In recent news, actor Jussie Smolett has come under fire for allegedly staging a hate crime on himself. Because of this, the legitimacy of other victims reporting abuse suddenly has a negative light shone on it.
So often those who report crimes of abuse of any kind–specifically sexual–are not taken seriously. They are written off as liars and their stories are illegitimated.
In Smolett’s case, it is beginning to seem as though his attack was fake, but that does not mean the majority of other reports of abuse are too.
According to BBC, in the last 20 years, 2-10 percent of reports of rape have been fake. In a 2017 report from US National Institute of Health, those who falsified reports “were primarily motivated by emotional gain. Most false allegations were used to cover up other behavior such as adultery or skipping school.”
As a result of that 2-10 percent falsifying their assaults, a fear has been instilled in those who have actually suffered a sexual assault. The National Sexual Violence Resource Center reports 63 percent of sexual assaults are not reported to authorities.
We need to reevaluate the way in which sexual assault is viewed. If someone has the courage to come forward and report their assault, that report needs to be taken seriously. If only 2-10 percent of reports of rape are fake, clearly legitimate claims reign supreme.
Numerous times within the last year we have seen cases in which victims of assault have been illegitimated – Christine Blasey Ford and Brett Kavanaugh, Harvey Weinstein and the women of Hollywood – nay-sayers have no hesitation in trying to dismantle these women’s claims, which only adds to the victim’s own hesitance to come forward in the first place.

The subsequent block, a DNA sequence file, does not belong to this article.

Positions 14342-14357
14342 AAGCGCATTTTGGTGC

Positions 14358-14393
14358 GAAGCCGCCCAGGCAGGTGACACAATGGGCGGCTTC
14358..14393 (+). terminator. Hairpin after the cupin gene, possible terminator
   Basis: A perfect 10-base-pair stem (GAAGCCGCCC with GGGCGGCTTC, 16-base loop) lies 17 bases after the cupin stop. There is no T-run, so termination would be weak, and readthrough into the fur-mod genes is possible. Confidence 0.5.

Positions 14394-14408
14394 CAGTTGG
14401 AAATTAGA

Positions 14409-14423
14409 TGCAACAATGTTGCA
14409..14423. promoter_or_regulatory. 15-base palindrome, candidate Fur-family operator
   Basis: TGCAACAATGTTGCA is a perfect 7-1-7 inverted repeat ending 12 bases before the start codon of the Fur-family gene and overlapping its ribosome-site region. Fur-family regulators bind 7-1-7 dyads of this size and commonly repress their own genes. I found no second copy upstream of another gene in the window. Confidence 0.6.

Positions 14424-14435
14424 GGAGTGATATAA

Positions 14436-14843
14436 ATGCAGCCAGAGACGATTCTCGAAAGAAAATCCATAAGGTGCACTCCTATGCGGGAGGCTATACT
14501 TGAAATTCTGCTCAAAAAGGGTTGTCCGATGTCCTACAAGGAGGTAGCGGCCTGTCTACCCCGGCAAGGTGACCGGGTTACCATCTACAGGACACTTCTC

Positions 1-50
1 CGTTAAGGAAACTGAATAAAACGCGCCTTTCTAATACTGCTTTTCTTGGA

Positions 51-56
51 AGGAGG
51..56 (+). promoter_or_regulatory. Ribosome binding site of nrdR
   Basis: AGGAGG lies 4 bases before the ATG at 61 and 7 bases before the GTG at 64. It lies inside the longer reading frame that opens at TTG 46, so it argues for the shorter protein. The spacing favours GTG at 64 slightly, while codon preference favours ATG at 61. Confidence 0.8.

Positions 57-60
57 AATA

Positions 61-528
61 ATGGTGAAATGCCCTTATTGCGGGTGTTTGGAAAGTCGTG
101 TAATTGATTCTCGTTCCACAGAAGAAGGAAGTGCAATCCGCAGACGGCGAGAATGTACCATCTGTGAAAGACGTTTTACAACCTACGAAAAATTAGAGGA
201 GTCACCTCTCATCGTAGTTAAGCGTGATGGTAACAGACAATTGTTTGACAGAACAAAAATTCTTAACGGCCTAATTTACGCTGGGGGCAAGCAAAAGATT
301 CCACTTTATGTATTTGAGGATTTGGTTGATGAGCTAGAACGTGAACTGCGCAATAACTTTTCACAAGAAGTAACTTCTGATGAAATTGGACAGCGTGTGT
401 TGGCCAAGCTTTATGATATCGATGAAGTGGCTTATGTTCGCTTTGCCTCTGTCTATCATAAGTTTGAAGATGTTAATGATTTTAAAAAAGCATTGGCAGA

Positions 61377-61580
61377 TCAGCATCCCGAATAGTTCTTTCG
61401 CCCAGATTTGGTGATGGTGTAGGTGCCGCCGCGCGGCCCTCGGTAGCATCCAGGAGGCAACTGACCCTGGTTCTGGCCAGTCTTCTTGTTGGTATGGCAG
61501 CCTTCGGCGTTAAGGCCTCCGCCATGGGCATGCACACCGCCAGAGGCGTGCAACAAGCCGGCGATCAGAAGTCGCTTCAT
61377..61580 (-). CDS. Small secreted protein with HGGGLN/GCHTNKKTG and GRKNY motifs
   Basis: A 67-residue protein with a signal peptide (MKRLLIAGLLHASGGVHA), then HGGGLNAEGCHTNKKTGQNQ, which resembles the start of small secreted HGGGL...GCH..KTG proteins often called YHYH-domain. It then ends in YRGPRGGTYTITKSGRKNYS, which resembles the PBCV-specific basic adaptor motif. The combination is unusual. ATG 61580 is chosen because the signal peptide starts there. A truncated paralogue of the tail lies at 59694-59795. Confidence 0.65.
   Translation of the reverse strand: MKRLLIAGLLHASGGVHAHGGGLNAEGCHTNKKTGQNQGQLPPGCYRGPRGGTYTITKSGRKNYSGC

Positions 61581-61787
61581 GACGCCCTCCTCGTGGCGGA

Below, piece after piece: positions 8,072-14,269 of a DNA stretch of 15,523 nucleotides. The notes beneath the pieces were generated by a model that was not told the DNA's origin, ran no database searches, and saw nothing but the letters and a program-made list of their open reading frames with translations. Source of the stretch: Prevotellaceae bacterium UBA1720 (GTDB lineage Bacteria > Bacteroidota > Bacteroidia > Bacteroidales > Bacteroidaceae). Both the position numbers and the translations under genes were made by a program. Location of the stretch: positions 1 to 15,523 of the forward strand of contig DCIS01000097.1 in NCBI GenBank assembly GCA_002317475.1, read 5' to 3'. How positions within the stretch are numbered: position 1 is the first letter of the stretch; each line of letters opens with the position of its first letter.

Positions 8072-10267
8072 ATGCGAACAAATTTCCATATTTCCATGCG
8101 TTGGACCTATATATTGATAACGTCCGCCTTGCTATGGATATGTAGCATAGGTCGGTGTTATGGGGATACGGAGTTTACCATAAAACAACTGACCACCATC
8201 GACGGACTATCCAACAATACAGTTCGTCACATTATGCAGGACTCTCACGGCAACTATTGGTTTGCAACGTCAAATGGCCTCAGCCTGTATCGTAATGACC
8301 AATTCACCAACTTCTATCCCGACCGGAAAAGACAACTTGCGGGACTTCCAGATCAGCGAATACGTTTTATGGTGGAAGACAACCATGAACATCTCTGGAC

While some progress has been made–the women in Hollywood helping take down the big bosses who sexually assaulted them–it is simply not enough. The fact alone that these women had to wait to make their stories heard until they had the notoriety to allow them any type of validity.
Which is why movements like #MeToo are so important. Having the support of other survivors, even if just on Twitter, can provide those who have endured abuse a sense of solidarity that they have been without for who knows how long.
For far too long victims have remained silent out of fear of their abusers and out of fear of not being heard. We have the power to remedy this. If we open our eyes and face the fact that allegations of sexual assault are more commonly true than they are false it can lead the way to a more accepting future.
Entertaining the notion that a claim of sexual assault is false needs to be completely eradicated. Just as those who are accused are innocent until proven guilty, these claims ought to be considered true until proven false–but simply not believing a person brave enough to come forward with their story is both morally and ethically wrong.
Just because a small percentage of reports are falsified, does not mean that all reports should be invalidated.